Although Edge version 95 is a while away, Microsoft is fresh off the launch of version 92 of the web browser. The release brings a new password health dashboard, which can help you decide if the password you’ve saved is strong enough.

Microsoft Edge is now a lot like Google Chrome, getting updated on a monthly basis. The browser is always getting new features like Vertical Tabs and Kids Mode. Microsoft even invites users to beta test early preview versions through the Edge Insider program to help shape the final release.

Based on the same open-source Chromium engine as Google Chrome, Edge has made huge gains. It recently surpassed Firefox in terms of popularity. Currently, it holds an 8.1% market share, according to Statcounter. That’s only third to Safari’s 9.7% and Chrome’s dominating lead of 68.76%. Firefox is behind in fourth with a 7.17% share.

Editors’ Choice

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Security researcher sounds alarm over ATM NFC reader vulnerabilities

IOActive security researcher Josep Rodriquez has warned that the NFC readers used in many modern ATMs and point-of-sale systems are leaving them vulnerable to attacks, Wired reports. The flaws make them vulnerable to a range of problems, including being crashed by a nearby NFC device, locked down as part of a ransomware attack, or even hacked to extract certain credit card data.

Rodriquez even warns that the vulnerabilities could be used as part of a so-called “jackpotting” attack to trick a machine into spitting out cash. However, such an attack is only possible when paired with exploits of additional bugs, and Wired says it was not able to view a video of such an attack because of IOActive’s confidentiality agreement with the affected ATM vendor.

By relying on vulnerabilities in the machines’ NFC readers, Rodriquez’s hacks are relatively easy to execute. While some previous attacks have relied on using devices like medical endoscopes to probe machines, Rodriquez’ can simply wave an Android phone running his software in front of a machine’s NFC reader to exploit any vulnerabilities it might have.

In one video shared with Wired, Rodriquez causes an ATM in Madrid to display an error message, simply by waving his smartphone over its NFC reader. The machine then became unresponsive to real credit cards held up to the reader.

The research highlights a couple of big problems with the systems. The first is that many of the NFC readers are vulnerable to relatively simple attacks, Wired reports. For example, in some cases the readers aren’t verifying how much data they’re receiving, which means Rodriquez was able to overwhelm the system with too much data and corrupt its memory as part of a “buffer overflow” attack.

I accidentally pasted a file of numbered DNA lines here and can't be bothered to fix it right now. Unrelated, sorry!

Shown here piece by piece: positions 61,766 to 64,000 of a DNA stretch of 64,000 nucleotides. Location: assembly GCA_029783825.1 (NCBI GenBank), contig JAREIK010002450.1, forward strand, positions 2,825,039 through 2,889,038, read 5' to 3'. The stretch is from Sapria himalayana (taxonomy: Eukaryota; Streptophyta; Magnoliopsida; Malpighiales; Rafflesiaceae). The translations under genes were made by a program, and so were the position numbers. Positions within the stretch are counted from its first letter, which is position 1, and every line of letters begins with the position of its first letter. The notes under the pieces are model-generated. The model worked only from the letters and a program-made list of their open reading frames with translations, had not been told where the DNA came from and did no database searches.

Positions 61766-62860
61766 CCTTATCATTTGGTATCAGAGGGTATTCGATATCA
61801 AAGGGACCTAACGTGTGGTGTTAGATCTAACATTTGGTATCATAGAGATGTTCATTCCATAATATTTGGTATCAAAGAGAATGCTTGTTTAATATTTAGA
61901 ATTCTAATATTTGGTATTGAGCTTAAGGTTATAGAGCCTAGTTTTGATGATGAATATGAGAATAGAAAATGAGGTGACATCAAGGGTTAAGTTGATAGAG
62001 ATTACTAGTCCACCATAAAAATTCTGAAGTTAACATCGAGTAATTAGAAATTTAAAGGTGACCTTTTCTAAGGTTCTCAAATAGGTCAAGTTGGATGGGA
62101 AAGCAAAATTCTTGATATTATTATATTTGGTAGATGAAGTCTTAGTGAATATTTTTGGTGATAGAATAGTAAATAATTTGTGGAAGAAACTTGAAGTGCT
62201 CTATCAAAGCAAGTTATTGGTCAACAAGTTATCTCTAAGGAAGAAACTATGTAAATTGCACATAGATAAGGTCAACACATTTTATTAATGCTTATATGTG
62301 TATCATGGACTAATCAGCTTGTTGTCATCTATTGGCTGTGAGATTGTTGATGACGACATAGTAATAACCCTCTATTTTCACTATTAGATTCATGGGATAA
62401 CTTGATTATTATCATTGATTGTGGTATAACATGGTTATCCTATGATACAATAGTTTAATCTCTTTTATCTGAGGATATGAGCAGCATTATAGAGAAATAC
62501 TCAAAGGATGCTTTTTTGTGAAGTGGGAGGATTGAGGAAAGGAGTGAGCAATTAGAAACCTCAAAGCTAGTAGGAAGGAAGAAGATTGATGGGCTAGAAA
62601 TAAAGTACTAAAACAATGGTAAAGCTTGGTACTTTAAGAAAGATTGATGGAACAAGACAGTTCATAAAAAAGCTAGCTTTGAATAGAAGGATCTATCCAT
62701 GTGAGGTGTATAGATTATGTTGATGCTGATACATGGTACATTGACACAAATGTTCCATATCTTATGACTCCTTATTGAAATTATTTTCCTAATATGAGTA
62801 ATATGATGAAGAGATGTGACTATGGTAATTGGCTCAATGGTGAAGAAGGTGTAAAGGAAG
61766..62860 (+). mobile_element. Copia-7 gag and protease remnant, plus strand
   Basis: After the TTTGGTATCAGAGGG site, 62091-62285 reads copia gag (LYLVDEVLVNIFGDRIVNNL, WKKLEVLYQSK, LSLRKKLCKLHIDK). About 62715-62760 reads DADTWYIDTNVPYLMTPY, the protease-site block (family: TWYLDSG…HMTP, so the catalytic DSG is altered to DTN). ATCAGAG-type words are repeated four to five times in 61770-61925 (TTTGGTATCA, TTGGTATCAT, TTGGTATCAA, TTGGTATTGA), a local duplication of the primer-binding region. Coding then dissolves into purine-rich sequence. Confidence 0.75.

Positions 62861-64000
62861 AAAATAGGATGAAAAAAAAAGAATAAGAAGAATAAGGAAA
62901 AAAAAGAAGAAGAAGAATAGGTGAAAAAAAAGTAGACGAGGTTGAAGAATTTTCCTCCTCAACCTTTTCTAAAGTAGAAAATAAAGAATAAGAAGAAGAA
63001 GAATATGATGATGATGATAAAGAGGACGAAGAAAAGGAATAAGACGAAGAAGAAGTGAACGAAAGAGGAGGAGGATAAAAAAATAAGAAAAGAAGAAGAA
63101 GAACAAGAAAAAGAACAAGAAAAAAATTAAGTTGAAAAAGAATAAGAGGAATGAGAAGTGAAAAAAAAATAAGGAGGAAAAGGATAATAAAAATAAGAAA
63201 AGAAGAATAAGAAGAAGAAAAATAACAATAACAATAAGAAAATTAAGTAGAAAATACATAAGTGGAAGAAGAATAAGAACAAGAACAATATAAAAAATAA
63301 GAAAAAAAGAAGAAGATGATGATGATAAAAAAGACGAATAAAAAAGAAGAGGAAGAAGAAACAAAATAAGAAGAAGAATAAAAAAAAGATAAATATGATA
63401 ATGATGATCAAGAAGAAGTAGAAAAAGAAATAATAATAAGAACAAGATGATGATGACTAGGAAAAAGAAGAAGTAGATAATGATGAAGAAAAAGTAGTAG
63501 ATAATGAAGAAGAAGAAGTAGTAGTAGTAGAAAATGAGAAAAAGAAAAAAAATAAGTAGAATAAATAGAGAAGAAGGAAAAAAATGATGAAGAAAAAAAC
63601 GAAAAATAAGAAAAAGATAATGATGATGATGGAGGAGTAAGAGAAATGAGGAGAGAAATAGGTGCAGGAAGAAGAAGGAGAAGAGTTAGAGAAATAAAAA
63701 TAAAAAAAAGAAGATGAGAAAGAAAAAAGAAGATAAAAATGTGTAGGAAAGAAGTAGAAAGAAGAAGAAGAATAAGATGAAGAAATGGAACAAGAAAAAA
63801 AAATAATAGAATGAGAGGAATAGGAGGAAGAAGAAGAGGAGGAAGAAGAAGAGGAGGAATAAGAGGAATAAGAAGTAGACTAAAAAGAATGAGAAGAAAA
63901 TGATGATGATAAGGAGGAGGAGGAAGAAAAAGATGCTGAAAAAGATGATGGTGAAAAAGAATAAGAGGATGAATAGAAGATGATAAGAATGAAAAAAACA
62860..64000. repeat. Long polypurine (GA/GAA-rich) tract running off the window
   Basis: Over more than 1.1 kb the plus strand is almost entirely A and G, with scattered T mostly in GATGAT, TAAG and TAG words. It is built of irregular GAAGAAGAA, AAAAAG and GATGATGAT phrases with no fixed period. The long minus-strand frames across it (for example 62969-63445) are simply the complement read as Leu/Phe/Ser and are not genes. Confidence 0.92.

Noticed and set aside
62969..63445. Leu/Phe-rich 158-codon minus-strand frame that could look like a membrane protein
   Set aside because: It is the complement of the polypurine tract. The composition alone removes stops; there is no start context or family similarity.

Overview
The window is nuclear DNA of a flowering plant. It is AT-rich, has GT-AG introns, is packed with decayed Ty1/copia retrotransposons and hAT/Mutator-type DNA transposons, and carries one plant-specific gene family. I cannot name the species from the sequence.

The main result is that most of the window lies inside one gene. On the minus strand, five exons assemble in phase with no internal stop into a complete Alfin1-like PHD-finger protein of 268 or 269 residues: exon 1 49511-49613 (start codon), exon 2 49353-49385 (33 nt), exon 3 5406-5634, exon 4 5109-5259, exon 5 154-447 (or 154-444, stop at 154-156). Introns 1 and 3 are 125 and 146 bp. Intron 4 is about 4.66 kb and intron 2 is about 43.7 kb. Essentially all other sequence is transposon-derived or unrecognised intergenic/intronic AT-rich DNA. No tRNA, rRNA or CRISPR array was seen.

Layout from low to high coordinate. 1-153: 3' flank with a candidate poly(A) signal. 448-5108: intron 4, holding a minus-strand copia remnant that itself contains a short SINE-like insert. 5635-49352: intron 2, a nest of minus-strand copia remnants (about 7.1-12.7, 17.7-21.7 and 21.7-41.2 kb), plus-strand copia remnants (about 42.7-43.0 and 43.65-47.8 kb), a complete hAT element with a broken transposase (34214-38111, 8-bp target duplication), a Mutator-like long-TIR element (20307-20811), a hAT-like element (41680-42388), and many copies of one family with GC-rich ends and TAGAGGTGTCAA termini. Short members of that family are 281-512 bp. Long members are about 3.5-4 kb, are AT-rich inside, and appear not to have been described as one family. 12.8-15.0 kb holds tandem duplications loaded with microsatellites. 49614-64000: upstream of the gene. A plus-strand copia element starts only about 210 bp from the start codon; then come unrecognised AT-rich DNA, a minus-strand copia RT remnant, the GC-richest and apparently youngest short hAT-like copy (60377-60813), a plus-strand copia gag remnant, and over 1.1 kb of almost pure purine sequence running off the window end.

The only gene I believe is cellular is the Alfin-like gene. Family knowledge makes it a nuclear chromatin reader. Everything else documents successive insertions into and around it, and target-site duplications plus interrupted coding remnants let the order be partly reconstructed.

The second problem is that even once an issue is identified, companies can be slow to apply a patch to the hundreds of thousands of machines in use around the world. Often a machine needs to be physically visited to apply an update, and many don’t receive regular security patches. One company said the problem Rodriquez has highlighted was patched in 2018, for example, but the researcher says he was able to verify that the attack worked in a restaurant in 2020.

Rodriguez plans to present his findings as part of a webinar in the coming weeks to highlight what he says are the poor security measures of embedded devices.

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Tech News

This Chrome experiment could fill the void Google Reader left in my heart

Google just announced an RSS feature for Google Chrome that’d allow users to follow blogs with ease. This is like a very tiny, limited part of the deal that was Google Reader, before Google ended service with the RSS aggregator in the year 2013 after approximately 8 years of service to the public. Now Google is once again “building on the open RSS web standard.”

Google Reader is dead and it’s never coming back (in name, anyway) but RSS lives! According to Paul Bakaus, Creator and Developer Advocate at Google, “We’ve heard it loud and clear: Discovery and distribution is lacking on the open web, and RSS hasn’t been “mainstream consumer” friendly.” As such, they’re testing a new feature in Chrome.

The new feature in Chrome is an “experimental new way, powered by RSS, to follow creators with one click.” In the first iteration of this feature, in Chrome, there’ll be a new menu item at the bottom of the (three dots) button list in the upper right-hand corner of the browser. The button should show the name of the blog and a “+ Follow” button.

Once a site (a site with an RSS feed, most likely a blog) is followed, entries from said site will appear in the Chrome browser’s “New Tab” page. That’s essentially the same as what Google Reader used to be – though super, super simplified.

Wouldn’t it be great if a social network, like Twitter, would just go ahead and add a feature like this to their already-running system of follows and shares? That’d be great, wouldn’t it?

As noted by Bakaus, this is “only the beginning of a bigger exploration.” Google is asking for input on the feature through the Google Web Creators Twitter account. If you’d like to use this new feature, you’ll need to download Chrome Canary from Google Play. Per Google, “in the coming weeks, some Android users in the US on Chrome Canary may see an experimental Follow feature designed to help people get the latest content from sites they follow.”

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Tech News

Chrome “Follow” experiment brings Google Reader back from the dead

Almost eight years ago, Google retired its Google Reader service much to the dismay of its many users. Reasons presented for its demise varied but most of those revolved around how the open yet outdated RSS format has seemingly gone out of fashion in lieu of social media. Of course, RSS feeds are still alive and kicking and, almost ironically, Google is playing around with a Chrome feature that acknowledges that while somewhat bringing Google Reader back as a built-in feature in the web browser.